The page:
April 10, 2024

- 6 Minutes

Barriers to Better Chronic Pain Care in Canada: Physician Perspectives from Rural and Urban Settings

Kimberley Kaseweter, PhD (UBCO), Nina Gregoire, MA (UBCO), Mark Nazemi, PhD (Thrive Health), Francois Louw, MBChB, CCFP (Bill Nelems Pain and Research Center), & Susan Holtzman, PhD (UBCO)

Chronic pain care in Canada presents a significant challenge, particularly for physicians who bear the responsibility of managing this complex issue. The burden on primary care providers, coupled with limited access to pain specialists, creates obstacles impacting urban and rural communities. In a recent study conducted in British Columbia, we aimed to delve into the barriers physicians face when delivering chronic pain care and sought to understand whether these challenges differed between urban and rural settings.


To gain insights into this issue, a study was conducted involving 100 physicians practicing in BC, Canada, who were actively involved in treating chronic pain. Through a brief online survey, various aspects were explored, including demographic and practice characteristics, as well as perceived barriers to providing effective chronic pain management.

Key Findings:

The survey revealed that two of the top barriers, regardless of their practice location (urban or rural) were related to access to community resources and interdisciplinary support for pain management and comorbid mental health issues. While it was anticipated that rural settings might present unique barriers, the study indicated that these challenges were pervasive across urban and rural environments.

Moreover, despite expressing considerable interest in eHealth for chronic pain management (82%), low adoption rates were observed for several technologies. Specifically, only a small percentage of the sample reported using eHealth for the collection of intake data (21%), patient-reported outcomes (14%), and remote patient monitoring (26%). The most common perceived barriers to implementation were cost, complexity, and unfamiliarity with available options.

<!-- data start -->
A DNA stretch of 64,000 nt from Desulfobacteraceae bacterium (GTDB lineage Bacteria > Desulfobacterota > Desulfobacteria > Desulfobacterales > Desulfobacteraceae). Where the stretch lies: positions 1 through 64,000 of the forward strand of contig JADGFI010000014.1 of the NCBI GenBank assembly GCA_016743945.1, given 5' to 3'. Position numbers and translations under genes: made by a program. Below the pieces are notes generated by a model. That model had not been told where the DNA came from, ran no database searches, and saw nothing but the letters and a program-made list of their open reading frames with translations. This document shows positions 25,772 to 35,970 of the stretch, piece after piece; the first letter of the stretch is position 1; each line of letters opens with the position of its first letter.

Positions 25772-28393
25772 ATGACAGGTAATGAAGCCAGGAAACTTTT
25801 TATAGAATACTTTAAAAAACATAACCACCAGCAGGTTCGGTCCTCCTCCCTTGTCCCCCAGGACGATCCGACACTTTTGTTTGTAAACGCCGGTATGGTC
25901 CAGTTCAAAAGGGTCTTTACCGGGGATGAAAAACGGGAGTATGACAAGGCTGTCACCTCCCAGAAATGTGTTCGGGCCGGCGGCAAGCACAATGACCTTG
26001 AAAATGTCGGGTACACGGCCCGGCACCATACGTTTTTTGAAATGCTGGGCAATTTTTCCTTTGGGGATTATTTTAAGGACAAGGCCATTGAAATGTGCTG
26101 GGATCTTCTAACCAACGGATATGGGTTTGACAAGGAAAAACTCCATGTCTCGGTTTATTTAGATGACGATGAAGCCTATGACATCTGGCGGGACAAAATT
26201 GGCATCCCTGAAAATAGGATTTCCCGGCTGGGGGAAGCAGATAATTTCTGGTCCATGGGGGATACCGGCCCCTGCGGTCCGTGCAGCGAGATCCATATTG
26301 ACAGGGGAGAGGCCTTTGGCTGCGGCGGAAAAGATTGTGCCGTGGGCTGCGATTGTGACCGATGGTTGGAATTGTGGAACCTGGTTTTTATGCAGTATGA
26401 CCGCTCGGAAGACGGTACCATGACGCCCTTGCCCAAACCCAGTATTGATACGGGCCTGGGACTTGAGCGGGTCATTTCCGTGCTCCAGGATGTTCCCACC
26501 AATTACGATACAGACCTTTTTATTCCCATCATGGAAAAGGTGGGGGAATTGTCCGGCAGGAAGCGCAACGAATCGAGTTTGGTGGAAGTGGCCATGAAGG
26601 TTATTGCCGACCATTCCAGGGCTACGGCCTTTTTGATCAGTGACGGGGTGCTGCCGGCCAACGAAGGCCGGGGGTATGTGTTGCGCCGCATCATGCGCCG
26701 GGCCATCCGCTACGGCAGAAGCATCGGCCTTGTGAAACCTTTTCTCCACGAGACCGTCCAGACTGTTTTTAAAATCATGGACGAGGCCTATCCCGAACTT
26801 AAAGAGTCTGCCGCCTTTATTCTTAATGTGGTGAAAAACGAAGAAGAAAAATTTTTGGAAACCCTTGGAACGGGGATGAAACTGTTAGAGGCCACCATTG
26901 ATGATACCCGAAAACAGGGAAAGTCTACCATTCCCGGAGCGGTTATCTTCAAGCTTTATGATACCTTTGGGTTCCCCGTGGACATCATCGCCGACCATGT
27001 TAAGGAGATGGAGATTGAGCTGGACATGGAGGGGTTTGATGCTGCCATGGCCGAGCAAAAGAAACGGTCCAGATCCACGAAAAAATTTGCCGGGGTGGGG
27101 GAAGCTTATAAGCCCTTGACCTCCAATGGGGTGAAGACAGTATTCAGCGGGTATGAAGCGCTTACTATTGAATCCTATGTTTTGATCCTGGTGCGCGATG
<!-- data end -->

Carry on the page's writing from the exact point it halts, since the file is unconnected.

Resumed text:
Urban vs. Rural Disparities:

Interestingly, physicians in urban settings reported experiencing two of the top barriers to a slightly greater extent, although not significantly. This insight challenges preconceived notions about the distribution of barriers and emphasizes the need for tailored solutions that address the specific needs of physicians in both settings.

Implications for Improved Pain Care:

The study concludes that a deeper understanding of physicians' current needs is crucial for developing targeted solutions that can enhance pain care. By acknowledging and addressing the common and unique barriers faced by physicians, we can work towards more effective, accessible, and patient-centric chronic pain management strategies.

In summary, this research sheds light on the intricate challenges physicians encounter in providing chronic pain care and underscores the importance of collaborative efforts to overcome these barriers and improve the overall landscape of pain management in healthcare.

To read more on this research from the clinical and research team at Thrive Health, follow this link and download the complete PDF.